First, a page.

Marco Rubio spent Yom Kippur with a wealthy donor in Florida who has an incredible art and literature collection, spanning hundreds of years, with works by some of the greatest artistic – and political – figures in history, including Claude Monet, Winston Churchill, Auguste Renoir, Dwight D. Eisenhower and Adolf Hitler. The collection spans an entire wing of his mansion, employs two librarians (one full-time and one part-time), cost millions to maintain, and operates, generally, as a museum.
So naturally, Marco Rubio stepping foot into the house – not the museum wing but the house itself – means he’s a Nazi sympathizer. According to Debbie Wasserman Schultz and the DNC, at least, that is.
Be careful, everyone. Next time you step into a library with a copy of Mein Kampf, you, too, could be mistaken for a Nazi. Heaven forbid they also have a couple of his tablecloths.
I am, obviously, not trying to belittle the concern. If it really were the case that Rubio was palling around with Nazi sympathizers, it would be of great concern. But while the DNC looked the other way when Barack Obama described his formative political moments in living room of a confessed domestic terrorist, they seem to be embellishing the truth about Marco Rubio’s steak dinner in Hitler’s bunker just a little bit. Mediaite even dragged up this story about the Harlan Crow mansion from several years ago, extolling the massive, private collection’s impact on historical preservation, especially where important political figures are concerned. Crow says outright that his collection is not intended to celebrate the lives of dictators and fascists, but to make certain that that part of world history is preserved.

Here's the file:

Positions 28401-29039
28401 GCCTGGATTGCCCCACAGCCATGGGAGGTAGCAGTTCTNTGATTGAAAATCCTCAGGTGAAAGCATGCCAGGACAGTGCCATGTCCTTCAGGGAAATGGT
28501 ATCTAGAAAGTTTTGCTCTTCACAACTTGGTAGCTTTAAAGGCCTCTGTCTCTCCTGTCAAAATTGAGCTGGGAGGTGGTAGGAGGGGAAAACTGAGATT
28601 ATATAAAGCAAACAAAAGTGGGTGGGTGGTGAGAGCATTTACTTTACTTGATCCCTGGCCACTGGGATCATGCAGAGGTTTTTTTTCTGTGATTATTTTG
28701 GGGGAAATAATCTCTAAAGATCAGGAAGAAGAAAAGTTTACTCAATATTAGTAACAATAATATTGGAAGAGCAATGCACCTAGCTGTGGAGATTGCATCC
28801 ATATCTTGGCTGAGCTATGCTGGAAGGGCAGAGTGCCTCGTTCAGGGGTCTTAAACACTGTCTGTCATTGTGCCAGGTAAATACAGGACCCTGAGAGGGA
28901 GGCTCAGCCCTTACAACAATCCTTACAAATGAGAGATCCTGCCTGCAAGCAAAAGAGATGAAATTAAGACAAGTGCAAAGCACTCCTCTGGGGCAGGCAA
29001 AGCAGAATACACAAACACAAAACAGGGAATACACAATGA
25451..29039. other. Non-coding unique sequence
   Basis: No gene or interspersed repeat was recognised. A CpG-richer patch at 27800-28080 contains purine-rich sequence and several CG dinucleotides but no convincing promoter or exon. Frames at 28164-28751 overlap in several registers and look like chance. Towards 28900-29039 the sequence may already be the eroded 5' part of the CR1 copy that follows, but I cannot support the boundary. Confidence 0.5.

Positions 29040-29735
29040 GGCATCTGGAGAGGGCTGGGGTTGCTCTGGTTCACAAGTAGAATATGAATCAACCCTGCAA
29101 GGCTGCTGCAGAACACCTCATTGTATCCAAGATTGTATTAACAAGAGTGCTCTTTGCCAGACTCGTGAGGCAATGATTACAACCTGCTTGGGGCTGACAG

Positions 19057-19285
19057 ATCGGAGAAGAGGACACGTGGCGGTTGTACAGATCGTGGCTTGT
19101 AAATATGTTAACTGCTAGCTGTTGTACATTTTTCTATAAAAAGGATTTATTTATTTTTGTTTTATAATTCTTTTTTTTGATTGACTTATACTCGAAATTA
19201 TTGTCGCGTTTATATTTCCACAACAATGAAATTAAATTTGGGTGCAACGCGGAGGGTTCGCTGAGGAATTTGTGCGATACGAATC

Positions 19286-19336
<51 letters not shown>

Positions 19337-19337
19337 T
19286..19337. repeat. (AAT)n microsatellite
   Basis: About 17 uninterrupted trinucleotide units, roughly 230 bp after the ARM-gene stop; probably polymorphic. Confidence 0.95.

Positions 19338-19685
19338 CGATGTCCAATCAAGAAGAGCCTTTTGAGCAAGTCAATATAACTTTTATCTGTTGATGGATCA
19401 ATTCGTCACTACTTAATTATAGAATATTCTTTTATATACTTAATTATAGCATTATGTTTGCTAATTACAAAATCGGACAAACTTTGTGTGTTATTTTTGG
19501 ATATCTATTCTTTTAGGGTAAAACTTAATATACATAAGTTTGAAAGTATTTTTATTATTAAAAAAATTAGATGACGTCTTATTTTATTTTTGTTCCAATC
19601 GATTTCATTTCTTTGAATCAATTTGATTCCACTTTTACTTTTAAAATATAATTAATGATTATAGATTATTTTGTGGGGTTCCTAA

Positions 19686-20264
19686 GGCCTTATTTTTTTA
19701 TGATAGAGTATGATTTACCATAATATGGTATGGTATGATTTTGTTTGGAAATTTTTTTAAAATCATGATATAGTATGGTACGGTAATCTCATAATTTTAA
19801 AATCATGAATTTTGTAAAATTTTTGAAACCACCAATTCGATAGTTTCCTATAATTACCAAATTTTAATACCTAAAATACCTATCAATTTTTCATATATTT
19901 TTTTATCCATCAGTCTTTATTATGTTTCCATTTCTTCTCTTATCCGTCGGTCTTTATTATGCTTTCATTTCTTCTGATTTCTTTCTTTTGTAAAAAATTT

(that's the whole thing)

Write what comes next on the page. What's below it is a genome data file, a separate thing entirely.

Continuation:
Crow is also the child of someone who was nearly killed by the Nazis, for that matter.
Of course, this really doesn’t matter when it comes to Marco Rubio. Much of what’s out there about the potential Presidential nominee is heavily embellished. Moderately-sized boats, mid-range refrigerators, student loans and traffic tickets – he’s clearly one of the worst human beings of all time.
Notice to Readers: The American Spectator and Spectator World are marks used by independent publishing companies that are not affiliated in any way. If you are looking for The Spectator World please click on the following link: https://spectatorworld.com/.
The offer renews after one year at the regular price of $79.99.